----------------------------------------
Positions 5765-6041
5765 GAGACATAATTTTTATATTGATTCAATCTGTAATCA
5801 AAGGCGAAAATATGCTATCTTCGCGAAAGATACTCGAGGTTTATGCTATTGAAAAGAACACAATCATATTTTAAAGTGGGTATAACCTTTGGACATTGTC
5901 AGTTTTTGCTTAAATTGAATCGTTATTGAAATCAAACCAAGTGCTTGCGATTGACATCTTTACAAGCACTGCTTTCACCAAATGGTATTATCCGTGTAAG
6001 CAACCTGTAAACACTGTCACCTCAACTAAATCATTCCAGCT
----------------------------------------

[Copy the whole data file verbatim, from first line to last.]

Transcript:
Positions 5765-6041
5765 GAGACATAATTTTTATATTGATTCAATCTGTAATCA
5801 AAGGCGAAAATATGCTATCTTCGCGAAAGATACTCGAGGTTTATGCTATTGAAAAGAACACAATCATATTTTAAAGTGGGTATAACCTTTGGACATTGTC
5901 AGTTTTTGCTTAAATTGAATCGTTATTGAAATCAAACCAAGTGCTTGCGATTGACATCTTTACAAGCACTGCTTTCACCAAATGGTATTATCCGTGTAAG
6001 CAACCTGTAAACACTGTCACCTCAACTAAATCATTCCAGCT